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No new or active cases of COVID-19 in Yukon, but restrictions stay in place

Yukon officials said Tuesday there were still no new active cases of COVID-19 in Yukon, but said they're still looking into how to ease restrictions.

Territory has had no active cases of COVID-19 since last week, all 11 affected people recovered

Brendan Hanley, Yukon's chief medical officer of health, said at a news conference on Tuesday that more than 1,000 Yukoners have been tested so far, and it's been almost three weeks since the last confirmed case.  (Government of Yukon/Alistair Maitland)

Yukon officials are still cautioning against a premature easing of restrictions associated with the COVID-19 pandemic, despite the territory's "enviable situation" in keeping the disease's spread under control.

As of Tuesday, there were no active cases of COVID-19 in Yukon. Officials confirmed last week that all 11 cases were considered recovered.

Chief Medical Officer Dr. Brendan Hanley said at a news conference on Tuesday that more than 1,000 Yukoners have been tested so far, and it's been almost three weeks since the last confirmed case. 

"To see that number stabilize is a reaffirmation so far that we're doing the right thing," Hanley said.

Still, he said the "fickle and dangerous character" of the novel coronavirus requires caution in easing any public health orders.

"We need to take small steps, watch what happens, and if all stays OK, take another small step," he said.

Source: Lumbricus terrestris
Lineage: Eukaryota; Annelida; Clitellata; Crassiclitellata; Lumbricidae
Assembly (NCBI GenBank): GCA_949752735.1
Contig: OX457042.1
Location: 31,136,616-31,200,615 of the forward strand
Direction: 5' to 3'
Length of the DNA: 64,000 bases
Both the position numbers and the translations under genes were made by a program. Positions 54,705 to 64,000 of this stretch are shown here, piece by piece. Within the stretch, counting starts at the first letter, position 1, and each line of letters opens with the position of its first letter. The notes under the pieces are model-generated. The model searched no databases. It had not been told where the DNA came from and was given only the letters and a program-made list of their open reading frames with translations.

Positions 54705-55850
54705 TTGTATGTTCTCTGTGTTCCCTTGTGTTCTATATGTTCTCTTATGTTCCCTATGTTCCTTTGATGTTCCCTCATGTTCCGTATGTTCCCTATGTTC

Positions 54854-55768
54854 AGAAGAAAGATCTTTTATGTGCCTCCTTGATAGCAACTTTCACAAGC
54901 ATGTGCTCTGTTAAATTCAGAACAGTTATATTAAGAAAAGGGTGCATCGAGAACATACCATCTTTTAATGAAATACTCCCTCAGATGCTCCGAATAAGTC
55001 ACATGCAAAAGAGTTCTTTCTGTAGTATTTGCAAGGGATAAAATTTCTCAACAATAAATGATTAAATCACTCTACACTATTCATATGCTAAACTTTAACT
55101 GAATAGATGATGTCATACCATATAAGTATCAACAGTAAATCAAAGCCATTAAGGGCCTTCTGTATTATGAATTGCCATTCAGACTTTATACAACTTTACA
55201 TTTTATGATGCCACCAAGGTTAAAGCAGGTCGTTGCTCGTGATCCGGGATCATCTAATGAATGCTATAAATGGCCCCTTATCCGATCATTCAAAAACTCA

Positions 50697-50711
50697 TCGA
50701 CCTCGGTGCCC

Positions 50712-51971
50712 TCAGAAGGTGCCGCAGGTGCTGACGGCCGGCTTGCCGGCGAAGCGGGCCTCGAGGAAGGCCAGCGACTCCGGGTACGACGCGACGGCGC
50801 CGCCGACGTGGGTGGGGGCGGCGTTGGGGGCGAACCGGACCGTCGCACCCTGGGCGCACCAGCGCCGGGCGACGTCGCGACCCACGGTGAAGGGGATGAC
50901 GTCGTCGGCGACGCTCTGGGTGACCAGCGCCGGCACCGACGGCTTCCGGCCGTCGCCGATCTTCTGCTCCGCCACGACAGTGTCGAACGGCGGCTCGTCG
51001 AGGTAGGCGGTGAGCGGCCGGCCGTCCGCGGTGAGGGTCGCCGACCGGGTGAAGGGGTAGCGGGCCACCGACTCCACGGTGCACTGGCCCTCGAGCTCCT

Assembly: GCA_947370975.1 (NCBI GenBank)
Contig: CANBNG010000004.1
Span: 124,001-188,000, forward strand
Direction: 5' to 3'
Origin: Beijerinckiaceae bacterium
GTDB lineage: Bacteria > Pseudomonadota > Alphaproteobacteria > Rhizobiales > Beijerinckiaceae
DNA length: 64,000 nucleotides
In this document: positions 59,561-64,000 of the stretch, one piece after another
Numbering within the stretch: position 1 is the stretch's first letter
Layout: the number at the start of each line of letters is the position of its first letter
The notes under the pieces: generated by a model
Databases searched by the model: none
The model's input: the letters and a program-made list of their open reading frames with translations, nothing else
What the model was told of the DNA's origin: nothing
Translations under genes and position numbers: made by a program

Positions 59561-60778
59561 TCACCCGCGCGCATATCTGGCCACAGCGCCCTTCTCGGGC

"We are in an enviable situation and we want to stay here."

Missed the news conference? Watch it here:

Hanley also talked about how officials have modelled different scenarios, to understand the effectiveness of public health restrictions. He said they ran estimates of what the infection curve would have looked like without restrictions.

One case arriving in Yukon in March could have resulted in 2,500 cases by May 1, he said, with 150 of those needing hospitalization. A group of 10 infected people arriving in Yukon from an event could have led to 7,000 infected people by May 1, and 1,000 hospitalizations, he said.

"Needless to say our health system could be easily overwhelmed even in the first scenario, not to mention the second," he said. 

'Nobody wants a false start'

Premier Sandy Silver, also speaking at Tuesday's news conference, thanked Yukoners for following the existing public health orders.

"I believe that these measures are clearly working," Silver said.

He referred to a letter recently sent to organizers of the Arctic Winter Games, that told of someone who had planned to attend the games in Whitehorse in March, before the event was cancelled because of COVID-19 concerns. That person later became sick with COVID-19, Silver relayed, during the time when the games would have been held.

Silver also didn't offer any new details about reopening the Yukon economy or lifting restrictions.

He acknowledged that local businesses are taking a big hit, but said it's better to not act too soon and risk a more serious outbreak later, requiring more serious measures.

"We cannot just hit a switch and return to normal," he said.

"Nobody wants a false start."

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